# Irreducible action of a group on a set

Let $p$ be a prime. I am solving a problem and I am told that I should use that the action of $\text{SL}_2(p)$ on $\mathbb{F}_p^2$ is irreducible. But I don't know what this means?

• $\mathbb{F}^2_p$ is not just a set. it is a vector space. In this case, it usually means it must not have nontrivial invariant subspace.
– user56706
Commented Jul 22, 2014 at 17:23

I have never heard of an "irreducible action of a group on a set." However, in the case of a group $G$ acting on a vector space $V$ as linear isomorphisms, this means that there are no $G$-invariant subspaces other than $\{0\}$ and $V$.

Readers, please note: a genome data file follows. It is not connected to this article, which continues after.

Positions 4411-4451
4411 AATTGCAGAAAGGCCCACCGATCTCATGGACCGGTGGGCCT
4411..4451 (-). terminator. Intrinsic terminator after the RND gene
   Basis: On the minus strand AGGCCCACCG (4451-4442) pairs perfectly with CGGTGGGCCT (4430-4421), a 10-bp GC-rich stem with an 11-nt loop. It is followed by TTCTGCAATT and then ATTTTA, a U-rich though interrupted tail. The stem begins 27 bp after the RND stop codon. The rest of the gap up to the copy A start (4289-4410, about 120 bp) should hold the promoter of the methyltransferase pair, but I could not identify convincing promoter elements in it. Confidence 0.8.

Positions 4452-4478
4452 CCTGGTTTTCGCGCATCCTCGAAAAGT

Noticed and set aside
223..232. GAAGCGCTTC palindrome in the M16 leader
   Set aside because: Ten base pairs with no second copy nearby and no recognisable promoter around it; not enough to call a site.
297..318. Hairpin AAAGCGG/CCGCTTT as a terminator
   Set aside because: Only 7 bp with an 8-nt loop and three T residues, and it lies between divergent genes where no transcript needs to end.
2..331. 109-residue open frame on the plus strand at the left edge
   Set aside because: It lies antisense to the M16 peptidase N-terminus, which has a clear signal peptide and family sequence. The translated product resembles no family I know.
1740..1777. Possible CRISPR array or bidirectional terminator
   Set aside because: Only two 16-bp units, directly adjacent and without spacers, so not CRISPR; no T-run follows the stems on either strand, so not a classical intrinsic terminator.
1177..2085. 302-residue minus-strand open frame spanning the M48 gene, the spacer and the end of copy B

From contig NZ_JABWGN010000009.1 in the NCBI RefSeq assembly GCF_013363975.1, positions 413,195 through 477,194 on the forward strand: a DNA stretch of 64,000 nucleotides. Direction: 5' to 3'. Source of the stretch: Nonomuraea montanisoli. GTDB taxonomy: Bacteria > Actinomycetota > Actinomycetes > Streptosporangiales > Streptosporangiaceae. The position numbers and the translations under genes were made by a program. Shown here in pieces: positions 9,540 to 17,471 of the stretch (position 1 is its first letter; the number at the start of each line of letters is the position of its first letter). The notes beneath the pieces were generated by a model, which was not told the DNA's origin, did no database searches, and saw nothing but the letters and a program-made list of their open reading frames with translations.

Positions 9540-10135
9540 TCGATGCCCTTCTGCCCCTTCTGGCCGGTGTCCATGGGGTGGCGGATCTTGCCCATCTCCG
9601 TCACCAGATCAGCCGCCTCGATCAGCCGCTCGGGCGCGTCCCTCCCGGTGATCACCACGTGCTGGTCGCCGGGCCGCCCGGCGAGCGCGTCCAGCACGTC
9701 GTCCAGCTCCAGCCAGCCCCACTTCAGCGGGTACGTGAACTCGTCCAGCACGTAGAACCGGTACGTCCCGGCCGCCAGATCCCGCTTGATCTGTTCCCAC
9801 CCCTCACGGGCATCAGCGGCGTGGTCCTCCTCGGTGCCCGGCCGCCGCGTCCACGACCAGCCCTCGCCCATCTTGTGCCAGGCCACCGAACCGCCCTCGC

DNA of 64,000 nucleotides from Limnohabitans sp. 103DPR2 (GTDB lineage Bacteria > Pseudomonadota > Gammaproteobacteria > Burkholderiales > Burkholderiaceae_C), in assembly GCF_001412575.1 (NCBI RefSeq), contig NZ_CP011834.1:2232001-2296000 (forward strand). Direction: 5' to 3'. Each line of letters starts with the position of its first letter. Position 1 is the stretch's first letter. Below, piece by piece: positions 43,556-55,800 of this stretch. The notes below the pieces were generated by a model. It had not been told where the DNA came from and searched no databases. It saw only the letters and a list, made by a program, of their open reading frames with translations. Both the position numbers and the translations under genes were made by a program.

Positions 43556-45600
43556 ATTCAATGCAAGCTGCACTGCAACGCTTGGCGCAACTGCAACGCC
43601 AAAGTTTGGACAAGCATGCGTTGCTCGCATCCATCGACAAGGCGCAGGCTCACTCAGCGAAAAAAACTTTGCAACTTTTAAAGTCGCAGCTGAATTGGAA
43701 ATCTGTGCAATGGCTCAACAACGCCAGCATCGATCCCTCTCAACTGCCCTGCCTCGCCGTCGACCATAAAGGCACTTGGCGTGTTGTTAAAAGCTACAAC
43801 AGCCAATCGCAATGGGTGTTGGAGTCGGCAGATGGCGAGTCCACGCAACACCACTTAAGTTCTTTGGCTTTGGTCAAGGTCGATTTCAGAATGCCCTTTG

A $G$-invariant subspace is a vector subspace $W \subset V$ so that for any $g \in G$, $g(W) \subset W$.
• Thank you for that explanation! It makes sense regarding my exercise. However, how does one prove that $SL_2(p)$ is irreducible on $\mathbb{F}_p^2$ in the first place? Commented Jul 22, 2014 at 18:58
• Since $\mathbb F_P^2$ is a $2$-dimensional vector space over $\mathbb F_p$, proper subspaces are of dimension $1$. Thus, existence of an $SL_2(p)$-invariant subspace is equivalent to existence of an eigenvector shared by all elements of $SL_2(p)$. Can you show this is impossible? Commented Jul 22, 2014 at 20:45